Moving, then, to the second of the majority's concerns, it could be said that the above discussion alone demonstrates why it neither contravenes legislative intent, nor yields an "absurd" result, to read § 5913 and § 5914 in the fashion I

[ 388 Pa. Super. Page 354]

    now suggest. The majority, however, believes this reading ignores the "(E)xcept as otherwise provided in this subchapter" prefacing clause to § 5914, which, it insists, must refer to the exceptions to incompetency listed in § 5913.

This view, however, ignores the significance of the legislature's inclusion of § 5915 in the relevant subchapter, which provides as follows:

§ 5915. Testimony by spouse in rebuttal

In any criminal proceeding brought against the husband or wife, if the defendant makes defense at the trial upon any ground which attacks the character or conduct of his or her spouse, the spouse attacked shall be a competent witness in rebuttal for the Commonwealth.

This provision, apparently, removes the bar of incompetency under either § 5913 (which contains the same "(E)xcept as otherwise provided in this subchapter" clause) or § 5914, where applicable. Unlike the majority, I fail to see why the preface to § 5914 must be read as referring to both § 5913 and § 5915. I believe it rather obvious that the preface as stated in both § 5913 and § 5914, was intended to permit the defendant's spouse to defend himself or herself against the defendant's slurs. As with the balancing of interests engaged in by the legislature in formulating § 5913 and § 5914, it is clear that the legislature determined that the usual policies favoring marital relations should give way when the defendant has seen fit to waive the protections of marriage, and impune the character and conduct of his or her spouse.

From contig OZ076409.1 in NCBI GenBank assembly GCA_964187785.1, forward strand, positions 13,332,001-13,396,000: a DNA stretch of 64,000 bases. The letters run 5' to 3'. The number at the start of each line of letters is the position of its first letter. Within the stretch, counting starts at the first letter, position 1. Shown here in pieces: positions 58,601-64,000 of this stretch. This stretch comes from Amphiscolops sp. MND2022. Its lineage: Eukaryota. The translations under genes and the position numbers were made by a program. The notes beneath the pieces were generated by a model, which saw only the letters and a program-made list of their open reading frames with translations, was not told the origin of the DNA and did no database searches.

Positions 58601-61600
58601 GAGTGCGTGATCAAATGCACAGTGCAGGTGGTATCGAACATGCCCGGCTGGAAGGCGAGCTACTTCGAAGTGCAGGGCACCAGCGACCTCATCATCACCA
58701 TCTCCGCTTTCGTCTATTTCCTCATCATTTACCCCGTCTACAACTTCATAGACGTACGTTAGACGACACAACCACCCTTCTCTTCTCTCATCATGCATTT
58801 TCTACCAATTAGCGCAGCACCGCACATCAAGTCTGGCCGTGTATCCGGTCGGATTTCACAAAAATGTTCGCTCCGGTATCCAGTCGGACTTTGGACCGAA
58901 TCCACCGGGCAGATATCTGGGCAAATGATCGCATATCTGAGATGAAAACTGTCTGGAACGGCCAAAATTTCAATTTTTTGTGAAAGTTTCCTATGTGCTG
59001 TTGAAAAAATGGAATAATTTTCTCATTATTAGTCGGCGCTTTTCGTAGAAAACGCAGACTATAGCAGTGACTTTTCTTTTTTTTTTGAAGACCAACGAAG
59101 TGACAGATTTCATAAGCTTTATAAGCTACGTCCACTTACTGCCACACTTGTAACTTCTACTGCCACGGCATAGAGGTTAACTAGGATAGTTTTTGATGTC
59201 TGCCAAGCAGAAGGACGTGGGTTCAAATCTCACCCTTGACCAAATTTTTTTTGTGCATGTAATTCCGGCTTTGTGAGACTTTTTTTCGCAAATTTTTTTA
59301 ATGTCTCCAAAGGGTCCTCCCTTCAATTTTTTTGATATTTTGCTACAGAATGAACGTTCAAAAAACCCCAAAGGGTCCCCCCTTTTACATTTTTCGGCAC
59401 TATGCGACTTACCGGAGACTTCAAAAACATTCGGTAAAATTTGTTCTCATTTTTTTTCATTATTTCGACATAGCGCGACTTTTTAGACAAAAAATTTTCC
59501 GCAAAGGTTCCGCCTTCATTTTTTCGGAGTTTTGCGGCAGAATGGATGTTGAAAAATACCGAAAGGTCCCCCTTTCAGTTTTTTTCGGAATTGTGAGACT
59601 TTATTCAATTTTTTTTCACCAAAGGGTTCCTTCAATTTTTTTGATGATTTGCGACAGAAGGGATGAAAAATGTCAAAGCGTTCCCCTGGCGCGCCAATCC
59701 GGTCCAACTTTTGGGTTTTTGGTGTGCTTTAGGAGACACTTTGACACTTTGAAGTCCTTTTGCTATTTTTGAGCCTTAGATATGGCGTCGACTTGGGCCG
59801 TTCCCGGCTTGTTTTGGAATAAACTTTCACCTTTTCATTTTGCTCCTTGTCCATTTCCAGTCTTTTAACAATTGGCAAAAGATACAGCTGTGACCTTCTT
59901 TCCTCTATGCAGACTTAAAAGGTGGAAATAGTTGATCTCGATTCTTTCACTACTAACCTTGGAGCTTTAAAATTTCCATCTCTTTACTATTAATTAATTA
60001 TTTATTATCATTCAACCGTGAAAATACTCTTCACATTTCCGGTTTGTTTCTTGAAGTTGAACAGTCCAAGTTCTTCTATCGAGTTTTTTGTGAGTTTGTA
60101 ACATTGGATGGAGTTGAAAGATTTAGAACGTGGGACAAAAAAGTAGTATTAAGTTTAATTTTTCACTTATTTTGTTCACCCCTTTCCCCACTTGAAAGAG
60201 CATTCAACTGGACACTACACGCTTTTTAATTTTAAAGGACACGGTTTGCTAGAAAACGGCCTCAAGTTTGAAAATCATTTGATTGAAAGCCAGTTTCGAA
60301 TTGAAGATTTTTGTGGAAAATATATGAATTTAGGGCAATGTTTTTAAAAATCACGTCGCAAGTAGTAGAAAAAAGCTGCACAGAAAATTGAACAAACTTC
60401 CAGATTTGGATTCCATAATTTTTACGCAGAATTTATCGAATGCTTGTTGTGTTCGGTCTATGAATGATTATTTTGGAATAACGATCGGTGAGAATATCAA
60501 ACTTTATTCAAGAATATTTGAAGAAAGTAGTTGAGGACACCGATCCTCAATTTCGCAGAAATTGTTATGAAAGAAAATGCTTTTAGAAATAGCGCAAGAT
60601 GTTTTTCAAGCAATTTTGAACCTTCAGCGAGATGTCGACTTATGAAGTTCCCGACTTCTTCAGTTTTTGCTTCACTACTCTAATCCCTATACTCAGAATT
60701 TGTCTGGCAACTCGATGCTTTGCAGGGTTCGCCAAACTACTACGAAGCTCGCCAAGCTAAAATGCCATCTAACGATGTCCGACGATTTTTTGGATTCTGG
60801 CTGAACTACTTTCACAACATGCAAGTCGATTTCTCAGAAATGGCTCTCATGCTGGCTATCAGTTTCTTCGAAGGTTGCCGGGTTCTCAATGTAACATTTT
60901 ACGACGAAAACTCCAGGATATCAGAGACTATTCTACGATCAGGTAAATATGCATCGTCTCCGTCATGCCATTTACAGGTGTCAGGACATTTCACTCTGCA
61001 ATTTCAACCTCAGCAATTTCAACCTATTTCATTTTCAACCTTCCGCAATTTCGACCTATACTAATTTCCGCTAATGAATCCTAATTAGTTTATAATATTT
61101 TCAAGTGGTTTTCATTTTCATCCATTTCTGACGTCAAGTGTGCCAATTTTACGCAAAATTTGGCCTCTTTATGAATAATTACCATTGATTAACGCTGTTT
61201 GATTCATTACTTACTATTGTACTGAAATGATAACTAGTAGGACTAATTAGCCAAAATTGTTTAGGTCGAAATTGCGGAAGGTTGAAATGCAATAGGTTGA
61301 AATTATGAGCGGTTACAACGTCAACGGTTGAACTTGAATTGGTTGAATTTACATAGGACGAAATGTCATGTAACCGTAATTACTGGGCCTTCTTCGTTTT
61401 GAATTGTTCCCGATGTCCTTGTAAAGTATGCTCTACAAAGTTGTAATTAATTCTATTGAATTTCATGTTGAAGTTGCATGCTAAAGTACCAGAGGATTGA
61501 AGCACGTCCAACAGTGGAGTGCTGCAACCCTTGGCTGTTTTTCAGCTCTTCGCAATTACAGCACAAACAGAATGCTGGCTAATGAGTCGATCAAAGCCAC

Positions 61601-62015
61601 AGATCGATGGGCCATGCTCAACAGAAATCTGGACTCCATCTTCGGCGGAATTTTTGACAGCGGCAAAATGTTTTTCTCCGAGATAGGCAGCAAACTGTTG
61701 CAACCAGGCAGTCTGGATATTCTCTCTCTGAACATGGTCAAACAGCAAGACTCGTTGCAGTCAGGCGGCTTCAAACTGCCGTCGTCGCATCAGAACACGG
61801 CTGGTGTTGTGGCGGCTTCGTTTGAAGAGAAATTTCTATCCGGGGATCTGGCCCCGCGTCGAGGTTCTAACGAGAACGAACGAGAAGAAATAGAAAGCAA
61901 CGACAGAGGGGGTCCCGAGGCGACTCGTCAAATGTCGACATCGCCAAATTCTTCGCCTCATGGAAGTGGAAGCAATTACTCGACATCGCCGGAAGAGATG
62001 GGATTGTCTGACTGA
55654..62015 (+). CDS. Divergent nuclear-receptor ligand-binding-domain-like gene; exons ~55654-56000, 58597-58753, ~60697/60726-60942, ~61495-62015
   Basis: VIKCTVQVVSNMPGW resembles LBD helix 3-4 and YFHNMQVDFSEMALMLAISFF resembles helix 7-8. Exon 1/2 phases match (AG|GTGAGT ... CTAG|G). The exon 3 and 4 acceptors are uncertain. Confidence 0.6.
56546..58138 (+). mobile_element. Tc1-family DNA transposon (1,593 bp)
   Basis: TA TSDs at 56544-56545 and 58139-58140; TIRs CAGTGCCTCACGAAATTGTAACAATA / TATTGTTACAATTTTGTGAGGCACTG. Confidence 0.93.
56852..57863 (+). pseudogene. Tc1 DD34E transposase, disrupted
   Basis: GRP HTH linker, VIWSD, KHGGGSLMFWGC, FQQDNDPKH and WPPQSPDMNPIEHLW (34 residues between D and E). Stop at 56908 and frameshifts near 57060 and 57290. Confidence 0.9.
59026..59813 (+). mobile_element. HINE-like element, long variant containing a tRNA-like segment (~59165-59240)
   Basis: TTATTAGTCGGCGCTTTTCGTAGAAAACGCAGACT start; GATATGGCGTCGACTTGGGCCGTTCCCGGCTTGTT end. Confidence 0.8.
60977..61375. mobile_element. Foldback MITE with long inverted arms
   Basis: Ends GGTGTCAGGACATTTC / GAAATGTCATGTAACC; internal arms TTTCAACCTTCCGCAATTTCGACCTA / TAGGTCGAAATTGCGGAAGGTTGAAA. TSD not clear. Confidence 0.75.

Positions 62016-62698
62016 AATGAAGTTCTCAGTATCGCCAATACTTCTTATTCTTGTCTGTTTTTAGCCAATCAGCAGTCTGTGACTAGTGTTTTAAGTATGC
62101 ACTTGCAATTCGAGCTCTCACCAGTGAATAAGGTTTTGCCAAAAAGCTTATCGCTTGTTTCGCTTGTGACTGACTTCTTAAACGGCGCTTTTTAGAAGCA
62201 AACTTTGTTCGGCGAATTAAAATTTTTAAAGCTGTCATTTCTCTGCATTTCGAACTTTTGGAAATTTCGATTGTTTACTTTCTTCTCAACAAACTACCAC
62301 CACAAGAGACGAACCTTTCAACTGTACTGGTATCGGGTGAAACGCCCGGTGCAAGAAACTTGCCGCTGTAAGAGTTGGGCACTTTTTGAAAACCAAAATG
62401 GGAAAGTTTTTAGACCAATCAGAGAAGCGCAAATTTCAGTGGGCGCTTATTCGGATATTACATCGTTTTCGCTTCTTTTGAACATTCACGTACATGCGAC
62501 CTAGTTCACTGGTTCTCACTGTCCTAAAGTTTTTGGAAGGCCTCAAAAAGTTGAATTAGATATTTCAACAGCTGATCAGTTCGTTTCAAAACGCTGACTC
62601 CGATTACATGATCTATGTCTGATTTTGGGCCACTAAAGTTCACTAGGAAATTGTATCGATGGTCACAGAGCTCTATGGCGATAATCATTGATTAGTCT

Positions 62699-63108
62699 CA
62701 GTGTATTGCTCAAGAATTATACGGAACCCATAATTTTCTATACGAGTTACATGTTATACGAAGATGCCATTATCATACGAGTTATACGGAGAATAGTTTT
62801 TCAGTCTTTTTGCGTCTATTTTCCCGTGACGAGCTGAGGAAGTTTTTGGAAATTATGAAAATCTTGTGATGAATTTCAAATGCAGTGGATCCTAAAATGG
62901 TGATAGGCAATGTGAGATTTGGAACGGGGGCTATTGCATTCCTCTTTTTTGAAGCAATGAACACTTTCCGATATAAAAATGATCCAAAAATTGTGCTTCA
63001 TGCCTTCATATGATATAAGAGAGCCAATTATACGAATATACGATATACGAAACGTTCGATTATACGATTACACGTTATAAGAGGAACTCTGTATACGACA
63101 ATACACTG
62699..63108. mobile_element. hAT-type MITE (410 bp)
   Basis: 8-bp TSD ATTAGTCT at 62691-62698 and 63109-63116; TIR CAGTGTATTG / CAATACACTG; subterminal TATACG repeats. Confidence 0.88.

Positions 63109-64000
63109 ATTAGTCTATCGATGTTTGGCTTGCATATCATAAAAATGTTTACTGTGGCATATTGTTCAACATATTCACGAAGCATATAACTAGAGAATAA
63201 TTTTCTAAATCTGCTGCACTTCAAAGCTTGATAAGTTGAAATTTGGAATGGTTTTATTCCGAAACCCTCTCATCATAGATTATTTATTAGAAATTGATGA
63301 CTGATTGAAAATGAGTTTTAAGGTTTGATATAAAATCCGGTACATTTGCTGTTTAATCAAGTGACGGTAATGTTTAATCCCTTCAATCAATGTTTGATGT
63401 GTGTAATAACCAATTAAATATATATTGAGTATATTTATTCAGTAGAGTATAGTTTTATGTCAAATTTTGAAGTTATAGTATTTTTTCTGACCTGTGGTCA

Finally, I would dispute the majority's conclusion that the above analysis, in effect, contravenes Nadolny. While it is likely that Nadolny's admission of guilt to his wife was made in a confidential setting (although the facts as given do not give the circumstances of their conversation), there is no indication that Nadolny ever raised the bar of confidentiality in his arguments either in the lower court or on appeal. While an appellate court is free to affirm the trial court on a correct rationale sua sponte, Butler, supra., it may not reverse upon an issue not raised by appellant, and